The killing in Beirut, in which Hariri and at least nine other people died when an explosion ripped through his motorcade, has been condemned by leaders in the Middle East, Europe, North America, and elsewhere.
A previously unknown militant group has claimed responsibility for the attack, saying it killed Hariri in a suicide operation because of his ties to Saudi Arabia. That claim could not be independently confirmed.
Lebanese Justice Minister Adnan Adoum urged caution in assessing such statements.
"There will be many of claims [or responsibility] from various groups to mislead the investigation," Adoum said. "Nothing is clear right now."
Lebanese opposition leaders have accused the governments of Lebanon and Syria, which maintains some 15,000 troops in Lebanon but has come under international pressure recently to withdraw them, of bearing responsiblity for the death of Hariri, a wealthy businessman who resigned as prime minister in October.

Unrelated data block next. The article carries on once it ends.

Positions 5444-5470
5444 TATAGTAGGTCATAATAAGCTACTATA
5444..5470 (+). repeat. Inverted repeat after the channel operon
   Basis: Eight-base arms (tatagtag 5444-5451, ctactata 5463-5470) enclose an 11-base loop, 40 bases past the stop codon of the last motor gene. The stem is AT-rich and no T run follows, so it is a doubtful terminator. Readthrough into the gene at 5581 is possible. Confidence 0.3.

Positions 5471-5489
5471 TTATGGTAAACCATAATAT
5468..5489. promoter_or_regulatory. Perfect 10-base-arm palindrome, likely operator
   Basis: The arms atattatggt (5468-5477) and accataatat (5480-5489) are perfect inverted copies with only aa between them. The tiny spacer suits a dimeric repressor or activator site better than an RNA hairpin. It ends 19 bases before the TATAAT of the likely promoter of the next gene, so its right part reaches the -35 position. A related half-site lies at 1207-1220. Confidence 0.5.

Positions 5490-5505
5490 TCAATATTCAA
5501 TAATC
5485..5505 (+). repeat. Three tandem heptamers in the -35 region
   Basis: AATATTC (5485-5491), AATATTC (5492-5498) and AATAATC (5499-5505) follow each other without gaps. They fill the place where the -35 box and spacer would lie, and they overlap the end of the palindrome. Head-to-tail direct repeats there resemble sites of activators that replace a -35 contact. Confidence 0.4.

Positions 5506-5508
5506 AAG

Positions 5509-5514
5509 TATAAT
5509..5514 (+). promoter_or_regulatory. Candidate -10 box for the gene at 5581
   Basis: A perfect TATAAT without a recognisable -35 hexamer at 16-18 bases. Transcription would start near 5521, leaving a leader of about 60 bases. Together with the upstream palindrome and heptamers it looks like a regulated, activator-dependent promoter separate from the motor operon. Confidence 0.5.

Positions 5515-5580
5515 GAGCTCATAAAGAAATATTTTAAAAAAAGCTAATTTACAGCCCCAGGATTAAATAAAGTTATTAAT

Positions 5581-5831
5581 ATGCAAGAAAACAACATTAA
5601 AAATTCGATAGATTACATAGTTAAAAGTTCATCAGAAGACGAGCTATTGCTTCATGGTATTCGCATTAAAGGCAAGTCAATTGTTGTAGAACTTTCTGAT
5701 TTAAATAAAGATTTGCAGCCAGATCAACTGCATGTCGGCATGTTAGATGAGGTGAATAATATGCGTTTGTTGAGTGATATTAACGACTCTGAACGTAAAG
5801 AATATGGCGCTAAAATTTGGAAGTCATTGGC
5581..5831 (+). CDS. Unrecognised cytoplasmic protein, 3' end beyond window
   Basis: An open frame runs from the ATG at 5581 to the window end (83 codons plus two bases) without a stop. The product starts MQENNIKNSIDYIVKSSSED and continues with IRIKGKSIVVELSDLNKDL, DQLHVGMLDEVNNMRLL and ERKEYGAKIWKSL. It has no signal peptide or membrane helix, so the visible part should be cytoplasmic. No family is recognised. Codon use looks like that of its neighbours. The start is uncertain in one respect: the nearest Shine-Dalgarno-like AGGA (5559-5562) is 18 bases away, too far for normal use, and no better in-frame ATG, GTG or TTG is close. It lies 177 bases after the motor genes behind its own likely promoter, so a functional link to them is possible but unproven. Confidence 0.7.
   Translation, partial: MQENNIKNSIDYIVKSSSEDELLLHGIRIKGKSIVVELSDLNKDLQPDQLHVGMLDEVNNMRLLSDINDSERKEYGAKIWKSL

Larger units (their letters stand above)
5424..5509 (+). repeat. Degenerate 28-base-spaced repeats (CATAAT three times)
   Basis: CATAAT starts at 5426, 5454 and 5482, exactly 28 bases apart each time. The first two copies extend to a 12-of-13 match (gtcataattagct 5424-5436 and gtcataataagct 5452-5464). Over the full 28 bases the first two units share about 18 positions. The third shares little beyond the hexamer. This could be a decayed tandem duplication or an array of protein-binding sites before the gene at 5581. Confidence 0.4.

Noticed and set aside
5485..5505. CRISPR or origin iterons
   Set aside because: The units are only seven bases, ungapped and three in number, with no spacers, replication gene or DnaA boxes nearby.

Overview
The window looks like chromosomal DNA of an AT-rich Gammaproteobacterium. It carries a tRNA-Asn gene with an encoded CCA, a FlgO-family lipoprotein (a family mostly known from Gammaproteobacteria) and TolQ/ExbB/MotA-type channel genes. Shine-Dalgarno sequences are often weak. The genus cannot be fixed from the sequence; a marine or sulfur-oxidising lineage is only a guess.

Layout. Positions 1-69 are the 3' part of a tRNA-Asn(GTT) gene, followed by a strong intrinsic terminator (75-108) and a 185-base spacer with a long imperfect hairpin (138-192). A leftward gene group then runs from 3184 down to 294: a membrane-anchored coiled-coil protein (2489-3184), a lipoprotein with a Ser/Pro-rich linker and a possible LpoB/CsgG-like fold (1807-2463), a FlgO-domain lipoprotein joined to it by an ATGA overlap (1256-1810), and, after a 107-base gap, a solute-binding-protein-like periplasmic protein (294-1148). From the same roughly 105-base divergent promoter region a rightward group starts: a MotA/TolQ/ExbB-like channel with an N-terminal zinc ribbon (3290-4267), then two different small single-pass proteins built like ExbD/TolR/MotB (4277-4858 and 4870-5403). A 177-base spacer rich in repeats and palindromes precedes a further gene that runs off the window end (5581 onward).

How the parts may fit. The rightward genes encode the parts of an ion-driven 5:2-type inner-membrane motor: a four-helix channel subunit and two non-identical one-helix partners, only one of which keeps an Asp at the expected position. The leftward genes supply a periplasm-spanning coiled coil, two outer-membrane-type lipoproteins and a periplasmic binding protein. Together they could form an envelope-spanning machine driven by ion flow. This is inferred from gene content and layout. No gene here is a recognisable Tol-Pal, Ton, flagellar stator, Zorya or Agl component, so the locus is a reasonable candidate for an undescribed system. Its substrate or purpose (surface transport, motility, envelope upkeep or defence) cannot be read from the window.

The Syrian government denied playing any role and has condemned the assassination.
UN Secretary-General Kofi Annan expressed concern about Lebanon's stability, saying he hoped the killing would not reignite the country's 1975-90 civil war.
The White House called Hariri a strong supporter of Lebanese independence and said President George W. Bush was "shocked and angered" by the assassination.
Spokesman Scott McClellan said the United States would consult other members of the UN Security Council about punishing the perpetrators of the assassination.
The Security Council, which last year passed a resolution demanding that Syrian troops leave Lebanon, is due to meet later today to discuss the situation.
(Reuters/AP/AFP)Related stories:"Massive Beirut Blast Kills Former Lebanese Premier""Middle East: Analysts Say Hariri's Death Signals Difficult Period Before Lebanese Elections"
and"Middle East: World Reacts To Assassination Of Former Lebanese Prime Minister"